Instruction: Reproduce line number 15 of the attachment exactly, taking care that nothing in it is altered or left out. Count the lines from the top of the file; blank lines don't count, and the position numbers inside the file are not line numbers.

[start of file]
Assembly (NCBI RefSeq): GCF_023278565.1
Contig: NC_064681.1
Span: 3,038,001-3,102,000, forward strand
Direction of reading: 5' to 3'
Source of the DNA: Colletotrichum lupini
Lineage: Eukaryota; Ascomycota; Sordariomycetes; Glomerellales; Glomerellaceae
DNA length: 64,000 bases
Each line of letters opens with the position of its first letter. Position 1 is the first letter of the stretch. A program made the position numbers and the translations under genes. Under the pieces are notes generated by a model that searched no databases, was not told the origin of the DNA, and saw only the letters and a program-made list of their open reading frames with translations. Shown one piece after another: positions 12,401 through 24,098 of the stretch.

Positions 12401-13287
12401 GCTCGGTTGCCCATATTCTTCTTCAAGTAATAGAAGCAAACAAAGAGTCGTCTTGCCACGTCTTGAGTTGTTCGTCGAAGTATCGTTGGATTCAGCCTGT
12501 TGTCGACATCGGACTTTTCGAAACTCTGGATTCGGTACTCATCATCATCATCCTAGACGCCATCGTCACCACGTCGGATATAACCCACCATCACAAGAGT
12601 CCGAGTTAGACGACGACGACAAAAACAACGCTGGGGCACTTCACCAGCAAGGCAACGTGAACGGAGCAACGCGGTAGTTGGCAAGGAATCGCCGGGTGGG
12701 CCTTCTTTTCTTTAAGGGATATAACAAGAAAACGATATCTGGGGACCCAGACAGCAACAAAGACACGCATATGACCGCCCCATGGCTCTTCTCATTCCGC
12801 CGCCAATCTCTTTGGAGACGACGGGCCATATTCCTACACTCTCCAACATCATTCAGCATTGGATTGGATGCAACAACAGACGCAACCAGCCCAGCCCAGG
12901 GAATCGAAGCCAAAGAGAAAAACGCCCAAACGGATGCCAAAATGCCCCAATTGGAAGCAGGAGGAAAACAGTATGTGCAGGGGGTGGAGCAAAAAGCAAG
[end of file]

12901 GAATCGAAGCCAAAGAGAAAAACGCCCAAACGGATGCCAAAATGCCCCAATTGGAAGCAGGAGGAAAACAGTATGTGCAGGGGGTGGAGCAAAAAGCAAG